In the veggie garden:
February is a very exciting time in the vegetable garden because it’s when we can actually get out there again and grow food! If you’ve been able to eat from your yard all winter long, then congratulations! That’s not always an easy thing to accomplish since a winter food garden requires a fair bit of planning and space in summer when winter is usually the last thing on most people’s minds. I garden on a generous city lot in Anacortes, so I know that when summer is in full swing, space in the veggie garden is at a premium and it’s not always easy to dedicate some of it to food that won’t be eaten until much later; that is, if the crop makes it that far. From a vegetable gardening point of view, I love February. It’s a fresh start. I can’t wait to get the first peas in the ground; that’s my favorite part. It’s almost ceremonial to me, because I know that it’s just the beginning of a long season of growing.
- Before you go too crazy in the garden, take note of the condition of your soil. We’ve had a lot of rain these past few months and the soil may be too wet to work with. I like to do what I call the ‘ball test’ which goes like this: dig down a few inches and scoop out a handful of soil. Roll it into a ball and then toss it gently up into the air and catch it in your palm. If the soil holds its shape, then it’s too wet to work. If the soil ball falls apart in your hands, then you’re good to go. If the soil is too wet, wait for a few days of dry weather and try the test again. Sometimes just a few days is all you need.
- Plant bare root rhubarb, asparagus, artichokes, strawberries, blueberries, grapes, currants, and horse radish. Now is also a great time to plant bare root fruit trees.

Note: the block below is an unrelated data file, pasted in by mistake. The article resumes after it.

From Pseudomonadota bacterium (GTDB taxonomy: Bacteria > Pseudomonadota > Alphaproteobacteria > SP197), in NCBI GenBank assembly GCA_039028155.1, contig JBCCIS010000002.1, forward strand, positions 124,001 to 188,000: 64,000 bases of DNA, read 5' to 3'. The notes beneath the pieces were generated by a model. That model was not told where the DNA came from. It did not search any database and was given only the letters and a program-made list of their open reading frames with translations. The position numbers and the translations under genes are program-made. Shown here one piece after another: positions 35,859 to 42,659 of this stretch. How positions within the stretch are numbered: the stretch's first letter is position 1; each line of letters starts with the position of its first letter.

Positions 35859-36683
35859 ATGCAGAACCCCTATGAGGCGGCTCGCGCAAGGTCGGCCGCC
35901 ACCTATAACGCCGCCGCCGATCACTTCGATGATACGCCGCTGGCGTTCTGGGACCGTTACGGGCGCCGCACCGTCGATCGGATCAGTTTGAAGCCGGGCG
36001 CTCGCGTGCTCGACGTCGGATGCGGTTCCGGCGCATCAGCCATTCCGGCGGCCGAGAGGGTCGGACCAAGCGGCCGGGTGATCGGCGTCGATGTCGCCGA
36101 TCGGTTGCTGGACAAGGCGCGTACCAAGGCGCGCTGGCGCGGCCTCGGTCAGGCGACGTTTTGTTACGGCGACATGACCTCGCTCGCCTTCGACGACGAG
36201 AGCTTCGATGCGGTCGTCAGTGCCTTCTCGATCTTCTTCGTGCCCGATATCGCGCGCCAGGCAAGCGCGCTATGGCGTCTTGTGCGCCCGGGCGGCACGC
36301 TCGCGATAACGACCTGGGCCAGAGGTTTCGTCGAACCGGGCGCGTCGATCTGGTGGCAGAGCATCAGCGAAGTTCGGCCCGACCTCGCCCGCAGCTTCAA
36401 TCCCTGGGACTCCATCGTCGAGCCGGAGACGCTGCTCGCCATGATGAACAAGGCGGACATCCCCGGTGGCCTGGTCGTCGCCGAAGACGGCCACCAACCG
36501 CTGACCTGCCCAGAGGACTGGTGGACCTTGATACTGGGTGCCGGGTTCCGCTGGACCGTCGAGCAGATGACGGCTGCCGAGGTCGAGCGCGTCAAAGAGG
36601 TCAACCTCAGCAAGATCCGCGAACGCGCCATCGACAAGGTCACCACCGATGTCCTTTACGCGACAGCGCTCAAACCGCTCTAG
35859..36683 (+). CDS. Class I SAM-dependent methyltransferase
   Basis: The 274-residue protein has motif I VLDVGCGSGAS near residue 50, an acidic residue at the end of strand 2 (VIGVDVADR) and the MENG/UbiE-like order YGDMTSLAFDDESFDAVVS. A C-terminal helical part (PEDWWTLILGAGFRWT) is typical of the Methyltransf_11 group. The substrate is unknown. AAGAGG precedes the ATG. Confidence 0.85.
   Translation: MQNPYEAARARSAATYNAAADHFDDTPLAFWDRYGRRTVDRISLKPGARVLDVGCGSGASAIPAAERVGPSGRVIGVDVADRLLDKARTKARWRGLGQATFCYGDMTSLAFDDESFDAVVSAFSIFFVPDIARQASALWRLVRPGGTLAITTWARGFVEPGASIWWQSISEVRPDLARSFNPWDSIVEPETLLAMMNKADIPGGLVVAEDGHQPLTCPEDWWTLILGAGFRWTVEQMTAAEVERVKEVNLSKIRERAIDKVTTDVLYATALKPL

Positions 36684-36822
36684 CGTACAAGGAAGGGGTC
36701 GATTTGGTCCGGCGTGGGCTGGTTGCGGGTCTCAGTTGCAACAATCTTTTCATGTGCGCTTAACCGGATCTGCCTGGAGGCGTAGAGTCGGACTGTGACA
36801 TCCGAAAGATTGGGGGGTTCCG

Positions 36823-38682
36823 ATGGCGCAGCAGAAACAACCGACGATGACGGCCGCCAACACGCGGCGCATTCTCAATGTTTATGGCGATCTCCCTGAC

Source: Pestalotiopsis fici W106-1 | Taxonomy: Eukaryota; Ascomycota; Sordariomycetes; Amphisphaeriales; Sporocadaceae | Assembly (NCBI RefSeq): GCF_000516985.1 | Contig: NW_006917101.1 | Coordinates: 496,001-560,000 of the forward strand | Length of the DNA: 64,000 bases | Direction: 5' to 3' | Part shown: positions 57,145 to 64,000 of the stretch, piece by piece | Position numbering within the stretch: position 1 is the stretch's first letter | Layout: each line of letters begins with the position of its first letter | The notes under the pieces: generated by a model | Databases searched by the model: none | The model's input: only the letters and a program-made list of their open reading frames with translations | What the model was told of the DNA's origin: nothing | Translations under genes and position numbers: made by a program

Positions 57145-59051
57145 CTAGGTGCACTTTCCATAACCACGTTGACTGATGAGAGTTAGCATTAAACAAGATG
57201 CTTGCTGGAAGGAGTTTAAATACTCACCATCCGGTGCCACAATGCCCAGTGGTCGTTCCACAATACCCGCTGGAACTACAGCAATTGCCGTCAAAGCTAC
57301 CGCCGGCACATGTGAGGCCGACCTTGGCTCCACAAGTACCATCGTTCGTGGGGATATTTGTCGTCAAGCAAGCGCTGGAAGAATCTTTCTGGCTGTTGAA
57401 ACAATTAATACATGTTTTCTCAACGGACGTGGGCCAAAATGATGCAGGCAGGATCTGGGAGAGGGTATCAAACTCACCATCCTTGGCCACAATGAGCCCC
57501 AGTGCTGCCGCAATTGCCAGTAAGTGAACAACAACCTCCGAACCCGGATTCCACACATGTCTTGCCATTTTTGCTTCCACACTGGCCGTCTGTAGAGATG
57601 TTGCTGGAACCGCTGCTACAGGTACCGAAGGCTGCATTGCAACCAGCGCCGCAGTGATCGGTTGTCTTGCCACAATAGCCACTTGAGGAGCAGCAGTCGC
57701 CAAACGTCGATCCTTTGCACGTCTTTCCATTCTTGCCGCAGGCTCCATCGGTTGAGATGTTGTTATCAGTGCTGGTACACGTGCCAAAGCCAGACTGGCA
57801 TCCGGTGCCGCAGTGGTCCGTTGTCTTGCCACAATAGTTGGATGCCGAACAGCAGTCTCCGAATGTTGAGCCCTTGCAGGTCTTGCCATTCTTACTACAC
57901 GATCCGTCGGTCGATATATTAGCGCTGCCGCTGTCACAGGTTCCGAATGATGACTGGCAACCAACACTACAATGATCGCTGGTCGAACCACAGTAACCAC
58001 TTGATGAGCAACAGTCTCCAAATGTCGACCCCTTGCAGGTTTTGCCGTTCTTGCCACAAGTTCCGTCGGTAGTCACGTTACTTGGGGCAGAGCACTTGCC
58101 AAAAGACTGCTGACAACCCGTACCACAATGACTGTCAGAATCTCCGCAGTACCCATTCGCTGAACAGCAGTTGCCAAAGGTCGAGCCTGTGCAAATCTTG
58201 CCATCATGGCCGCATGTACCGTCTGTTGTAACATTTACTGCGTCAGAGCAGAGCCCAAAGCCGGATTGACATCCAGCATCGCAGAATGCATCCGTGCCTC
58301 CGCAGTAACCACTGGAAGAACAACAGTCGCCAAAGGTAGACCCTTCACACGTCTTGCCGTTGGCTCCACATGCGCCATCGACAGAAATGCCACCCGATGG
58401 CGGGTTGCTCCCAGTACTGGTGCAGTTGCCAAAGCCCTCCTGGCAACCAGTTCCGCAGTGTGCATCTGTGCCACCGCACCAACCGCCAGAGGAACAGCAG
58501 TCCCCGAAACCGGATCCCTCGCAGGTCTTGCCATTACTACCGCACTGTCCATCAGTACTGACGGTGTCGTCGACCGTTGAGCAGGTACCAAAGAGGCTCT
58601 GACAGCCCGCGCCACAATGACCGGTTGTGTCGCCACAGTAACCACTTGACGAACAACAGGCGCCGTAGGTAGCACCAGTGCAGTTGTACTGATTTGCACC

- Sow things like snow peas, snap peas, and fava beans outdoors. These tough plants can tolerate cold, wet soil better than others, but if we have a stretch of freezing weather they may just bide their time until conditions seem favorable. It’s helpful this time of year to have a soil thermometer. Knowing the temperature of the soil early in the season will help to determine whether it’s a good time to sow seeds or not. For example, peas germinate best if the top 2 inches of soil is between 50-60 degrees, which is typical for February. Also, if the weather is especially soggy over a long period, there is a chance the seeds will rot, so keep an eye on the weather and your soil. Replant if necessary. Make sure to protect your freshly sown seeds from birds (they love pea seeds for some reason) by covering the row with a strip of chicken wire or other deterrent. Also, protect emerging seedlings from slugs and snails by putting out some slug bait as the seeds germinate.
- Plant garlic now for a late summer to early fall harvest. Again, make sure the soil isn’t too soggy. Raised beds are very helpful for getting things going early in the season as they tend to dry out sooner and warm up faster that beds that are in the ground.
Be hardy like the crocus and try not to let the weather deter you from getting into the garden this month. It’s okay to get dressed up in your garden uglies in anticipation of the season ahead, even if the weather forces you to retreat back indoors. Make tea, make plans, or just crawl back into bed and pull the covers all the way up. That’s perfectly acceptable.
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About the author: Thanks to her mom, Rachel has been gardening since childhood. She was part of the team at Christianson’s for 13 years before deciding to strike out on her own as a full time professional gardener and continues to contribute to Garden Notes. She’s a Certified Professional Horticulturist with a passion for roses and vegetable gardening. Rachel and her family enjoy gardening together and now share their urban garden with a menagerie of ducks, chickens, two cats, and a dog.
This article is also linked from the February 2014 issue of Garden Notes, our monthly online newsletter. You can sign up for Garden Notes on the Newsletter page of our website or sign up in person the next time you’re in the Garden Store at the Nursery.